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Garden State /

Rated: R

Starring: Zach Braff, Natalie Portman, Ian Holm, Peter Sarsgaard, Geoffrey Arend

Directed by: Zach Braff

Produced by: Gary Gilbert, Dan Halsted, Pamela Abdy, Richard Klubeck
Written by:
Zach Braff
Fox Searchlight Pictures


Natalie Portman and Zach Braff in Fox Searchlight's Garden State
Zach Braff in Fox Searchlight's Garden State
Peter Sarsgaard , Natalie Portman and Zach Braff in Fox Searchlight's Garden State

NOTE (12/31/2004): After a second viewing of Garden State, I have decided to bump the rating up to four buckets. The following is my original three-and-a-half bucket review:


     I’m not sure what the hell I’d call Garden State, besides effective. It’s certainly a one-of-a-kind motion picture, beautifully pacing itself with a poignant intrepidness, full of subtle quirks, but also deeply resonant and relatable material. The film’s opposition, which consists of a very small group of people, has argued that it is a forgettable, if enjoyable, piece. This could be true, but with such a unique experience, it’s hard to tell. Will I remember Garden State in five, ten, or even fifteen years? I don’t think I will be able to answer that question until time allows me to do so, definitely. While I wait it out, I’ll be able to savor this film’s touching richness, and allow it to consume my mind.

     The plot brings back memories of About Schmidt, which, I think, it is easily comparable to. In it, Zach Braff, who also stars on the television show, “Scrubs”, plays Andrew Largeman. He has an indifferent attitude towards his father (Ian Holm), a psychologist, who has had him on anti-depressants since the age of nine. Andrew has always received the blame for slapping his mother into a wheel chair. As a young boy, he allowed their flimsy dishwasher-door to fall open, and she slipped on it, and then cracked her neck and back on the sink directly above it. After his dad sent him to boarding school thinking that he did it intentionally, Andrew refused to ever talk to his parents.

     Now twenty-six, Andrew receives a call from home, and finds out that his mother has drowned in her bathtub. She could not push herself up out of the water because of her quadriplegia. He must return home to New Jersey, the Garden State, to attend her funeral, which he is surely to be assumed to be partly responsible for by family-members. There, Andrew meets up with his old buddy, Mark (Peter Sarsgaard), and leads a very odd, adventurous couple of days. In the midst of dropping methamphetamine the night after the services and being led into an infamous room in which a hotel security guard uses to spy on hookers having sex the afternoon before he is scheduled to leave, Andrew also meets a special girl named Sam (Natalie Portman). This leads to an unconventional, and rather emotional, romance of sorts.

     This is Zach Braff’s first large venture into the world of filmmaking. As Andrew, he is certainly terrific, fully aware of the place he would like to take his character, but his direction and writing are far better than his performance. Behind the camera, he has a style that is concise, but also surprisingly fiery. Using the standard conventions of quick cuts and roaming shots, he turns regularity into something far more meaningful than anything in the average independent film. I was amazed at how much his vision developed the characters, even when the cast wasn’t doing much. When they are in action, though, discussing everything from grief to pop-culture (usually sarcastically), Garden State excels even farther. Maybe the dialogue will be lost in the sands of time, as some suggest, but I couldn’t care less, while watching it being spoken.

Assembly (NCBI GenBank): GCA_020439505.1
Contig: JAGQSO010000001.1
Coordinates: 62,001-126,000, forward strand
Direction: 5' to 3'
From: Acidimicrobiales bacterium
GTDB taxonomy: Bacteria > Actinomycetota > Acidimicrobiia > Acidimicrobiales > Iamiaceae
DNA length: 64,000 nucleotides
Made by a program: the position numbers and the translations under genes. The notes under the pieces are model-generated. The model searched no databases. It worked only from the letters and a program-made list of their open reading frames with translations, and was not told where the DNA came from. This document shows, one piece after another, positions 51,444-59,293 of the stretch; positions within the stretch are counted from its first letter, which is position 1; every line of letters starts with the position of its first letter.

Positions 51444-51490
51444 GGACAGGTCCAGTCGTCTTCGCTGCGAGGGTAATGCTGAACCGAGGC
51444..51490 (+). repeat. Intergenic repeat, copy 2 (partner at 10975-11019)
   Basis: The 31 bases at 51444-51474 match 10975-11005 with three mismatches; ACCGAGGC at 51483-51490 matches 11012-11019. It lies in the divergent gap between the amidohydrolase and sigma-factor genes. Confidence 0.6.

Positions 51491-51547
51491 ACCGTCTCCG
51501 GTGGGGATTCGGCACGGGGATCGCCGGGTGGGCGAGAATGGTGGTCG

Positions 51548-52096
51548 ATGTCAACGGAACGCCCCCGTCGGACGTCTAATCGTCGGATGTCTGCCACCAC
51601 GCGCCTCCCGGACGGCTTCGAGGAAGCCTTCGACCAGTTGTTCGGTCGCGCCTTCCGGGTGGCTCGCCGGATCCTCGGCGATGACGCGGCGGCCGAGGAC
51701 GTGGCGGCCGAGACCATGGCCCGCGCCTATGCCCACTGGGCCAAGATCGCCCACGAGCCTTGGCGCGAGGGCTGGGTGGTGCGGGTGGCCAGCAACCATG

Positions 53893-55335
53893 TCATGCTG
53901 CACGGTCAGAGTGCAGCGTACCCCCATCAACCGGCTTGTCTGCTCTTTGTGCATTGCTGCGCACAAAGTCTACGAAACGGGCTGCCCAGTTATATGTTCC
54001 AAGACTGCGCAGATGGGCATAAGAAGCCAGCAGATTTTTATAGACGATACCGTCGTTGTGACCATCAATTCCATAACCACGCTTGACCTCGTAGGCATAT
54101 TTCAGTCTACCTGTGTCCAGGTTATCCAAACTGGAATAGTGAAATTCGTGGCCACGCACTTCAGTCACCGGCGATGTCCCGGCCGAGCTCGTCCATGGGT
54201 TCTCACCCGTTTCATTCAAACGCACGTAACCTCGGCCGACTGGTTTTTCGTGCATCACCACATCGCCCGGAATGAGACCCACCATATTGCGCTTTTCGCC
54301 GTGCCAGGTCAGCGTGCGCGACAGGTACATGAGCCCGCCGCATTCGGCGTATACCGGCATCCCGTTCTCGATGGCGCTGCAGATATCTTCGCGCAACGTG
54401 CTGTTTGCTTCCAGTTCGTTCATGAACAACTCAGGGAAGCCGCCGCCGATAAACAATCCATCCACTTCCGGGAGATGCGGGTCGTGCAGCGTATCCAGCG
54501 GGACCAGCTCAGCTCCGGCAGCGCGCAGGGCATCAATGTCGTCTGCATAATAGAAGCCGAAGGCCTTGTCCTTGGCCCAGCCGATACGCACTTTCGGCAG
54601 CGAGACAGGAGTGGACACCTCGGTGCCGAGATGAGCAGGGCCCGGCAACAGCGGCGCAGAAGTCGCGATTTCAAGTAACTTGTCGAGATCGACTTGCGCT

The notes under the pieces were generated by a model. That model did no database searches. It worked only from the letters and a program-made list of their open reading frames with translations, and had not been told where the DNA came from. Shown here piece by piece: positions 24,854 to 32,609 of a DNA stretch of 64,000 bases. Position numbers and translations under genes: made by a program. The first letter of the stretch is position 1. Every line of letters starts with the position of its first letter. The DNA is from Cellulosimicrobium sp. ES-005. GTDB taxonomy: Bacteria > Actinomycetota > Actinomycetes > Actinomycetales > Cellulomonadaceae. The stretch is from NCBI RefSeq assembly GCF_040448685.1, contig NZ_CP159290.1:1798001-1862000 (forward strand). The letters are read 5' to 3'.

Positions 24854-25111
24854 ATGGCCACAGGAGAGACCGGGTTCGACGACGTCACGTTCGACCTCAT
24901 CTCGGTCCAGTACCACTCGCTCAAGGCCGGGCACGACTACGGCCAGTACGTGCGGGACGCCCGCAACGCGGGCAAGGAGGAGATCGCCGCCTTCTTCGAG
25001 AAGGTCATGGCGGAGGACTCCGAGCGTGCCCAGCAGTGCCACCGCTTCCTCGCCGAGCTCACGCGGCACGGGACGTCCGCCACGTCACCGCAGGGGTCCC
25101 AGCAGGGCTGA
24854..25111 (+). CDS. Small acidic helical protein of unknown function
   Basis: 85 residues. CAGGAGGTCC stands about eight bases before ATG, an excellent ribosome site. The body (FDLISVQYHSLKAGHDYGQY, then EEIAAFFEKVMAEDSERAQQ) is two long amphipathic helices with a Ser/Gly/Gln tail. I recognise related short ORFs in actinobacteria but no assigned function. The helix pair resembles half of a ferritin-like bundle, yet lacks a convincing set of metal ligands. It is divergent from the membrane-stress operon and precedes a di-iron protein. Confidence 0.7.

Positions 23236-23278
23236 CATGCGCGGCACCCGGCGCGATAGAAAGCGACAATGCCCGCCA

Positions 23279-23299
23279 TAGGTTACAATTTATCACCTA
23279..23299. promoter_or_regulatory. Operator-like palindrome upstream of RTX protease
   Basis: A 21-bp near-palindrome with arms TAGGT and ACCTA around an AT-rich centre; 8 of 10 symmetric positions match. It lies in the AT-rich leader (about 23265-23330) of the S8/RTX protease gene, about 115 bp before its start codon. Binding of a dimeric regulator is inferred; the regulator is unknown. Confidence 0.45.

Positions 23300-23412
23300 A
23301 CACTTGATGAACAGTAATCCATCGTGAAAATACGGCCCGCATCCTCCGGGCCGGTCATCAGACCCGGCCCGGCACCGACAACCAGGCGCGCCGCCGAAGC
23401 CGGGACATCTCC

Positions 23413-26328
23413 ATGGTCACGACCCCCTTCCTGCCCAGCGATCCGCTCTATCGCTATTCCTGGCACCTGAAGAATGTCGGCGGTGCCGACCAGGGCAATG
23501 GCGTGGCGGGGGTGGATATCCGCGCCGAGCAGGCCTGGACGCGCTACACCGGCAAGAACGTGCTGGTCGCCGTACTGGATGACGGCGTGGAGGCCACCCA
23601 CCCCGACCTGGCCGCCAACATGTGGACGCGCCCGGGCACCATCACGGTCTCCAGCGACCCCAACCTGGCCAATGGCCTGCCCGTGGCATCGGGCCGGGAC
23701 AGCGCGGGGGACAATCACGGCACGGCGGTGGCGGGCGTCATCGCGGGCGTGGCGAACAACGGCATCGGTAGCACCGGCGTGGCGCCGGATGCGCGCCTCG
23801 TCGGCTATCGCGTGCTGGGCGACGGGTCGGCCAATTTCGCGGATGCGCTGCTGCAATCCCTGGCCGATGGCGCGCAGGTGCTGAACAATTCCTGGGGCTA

Natalie Portman amazed me, here. I think I have finally come to believe all of the previous praise she has received to be justified. In Garden State, her character is a bit of a liar, she has a cleverly open, warm likeability. She’s not so much a deceptive person as she is an accommodating one, which is much of the reason why Andrew latches onto her so quickly. From their first encounter to their last, the audience wants for them to be together, much thanks to Portman. She’s charming and witty in the role, balancing humor and conviction, delicately. I actually think she makes Andrew even more sympathetic; their relationship shows us, in essence, the meaning of his life. The couple’s interaction is highlighted by the actress’ bubbly passion; I never wanted for her conversations with him to end.

     Without the superb ending, which offers a five-second-long, but amazing surprise nonetheless, I’m certain I would not like the motion picture as much as I did. I hear that Braff actually changed the outcome*, and the reason the suspense, which I would not even dream of spoiling, works so well was, in a sense, entirely lucky. The same could be said for Garden State, on the whole; all of its elements scream of failure but their superlative presentation will prove to be of a higher caliber than most viewers would ever expect. For all I know, this effort may be a fluke for Braff I’ve never seen an episode of “Scrubs” or any of the films he has had small parts in). But, a splendid movie is a splendid movie. That’s another term I can add to the list of unknowns to accurately refer to Garden State as. “Recommended” would be another. Perhaps I know more about it than I once thought I did.

*On his 'blog, Braff reports the ending choice was the original one. This has been a false assumption on the part of everyone. Perhaps he's a more confident writer/director than I thought he really was.

-Danny, Bucket Reviews (8.20.2004)

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